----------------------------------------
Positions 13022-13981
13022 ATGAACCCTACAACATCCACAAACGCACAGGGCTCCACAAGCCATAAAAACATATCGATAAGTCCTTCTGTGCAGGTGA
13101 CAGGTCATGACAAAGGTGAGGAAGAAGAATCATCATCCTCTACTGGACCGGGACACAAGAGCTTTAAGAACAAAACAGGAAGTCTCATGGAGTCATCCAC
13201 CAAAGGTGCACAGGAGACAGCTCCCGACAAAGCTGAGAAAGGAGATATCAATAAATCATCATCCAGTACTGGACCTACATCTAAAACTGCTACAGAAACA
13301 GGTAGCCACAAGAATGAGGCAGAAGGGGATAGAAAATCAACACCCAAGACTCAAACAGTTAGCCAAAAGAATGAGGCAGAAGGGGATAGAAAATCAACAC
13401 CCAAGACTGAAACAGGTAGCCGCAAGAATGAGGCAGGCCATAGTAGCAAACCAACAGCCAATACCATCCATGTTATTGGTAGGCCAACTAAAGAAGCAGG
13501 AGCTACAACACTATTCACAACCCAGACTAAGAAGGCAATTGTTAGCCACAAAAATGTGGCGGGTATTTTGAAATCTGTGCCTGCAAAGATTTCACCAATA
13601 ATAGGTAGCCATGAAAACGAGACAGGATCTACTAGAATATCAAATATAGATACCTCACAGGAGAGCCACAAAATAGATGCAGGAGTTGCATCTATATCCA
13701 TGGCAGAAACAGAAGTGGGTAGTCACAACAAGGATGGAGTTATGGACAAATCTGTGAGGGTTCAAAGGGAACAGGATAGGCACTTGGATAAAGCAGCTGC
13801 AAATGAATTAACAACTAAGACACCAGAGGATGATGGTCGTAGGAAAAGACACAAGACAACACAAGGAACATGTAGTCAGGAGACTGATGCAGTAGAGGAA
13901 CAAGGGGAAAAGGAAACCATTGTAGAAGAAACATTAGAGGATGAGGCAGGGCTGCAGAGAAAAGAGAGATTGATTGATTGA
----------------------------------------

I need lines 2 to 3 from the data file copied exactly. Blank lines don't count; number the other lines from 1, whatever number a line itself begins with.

13022 ATGAACCCTACAACATCCACAAACGCACAGGGCTCCACAAGCCATAAAAACATATCGATAAGTCCTTCTGTGCAGGTGA
13101 CAGGTCATGACAAAGGTGAGGAAGAAGAATCATCATCCTCTACTGGACCGGGACACAAGAGCTTTAAGAACAAAACAGGAAGTCTCATGGAGTCATCCAC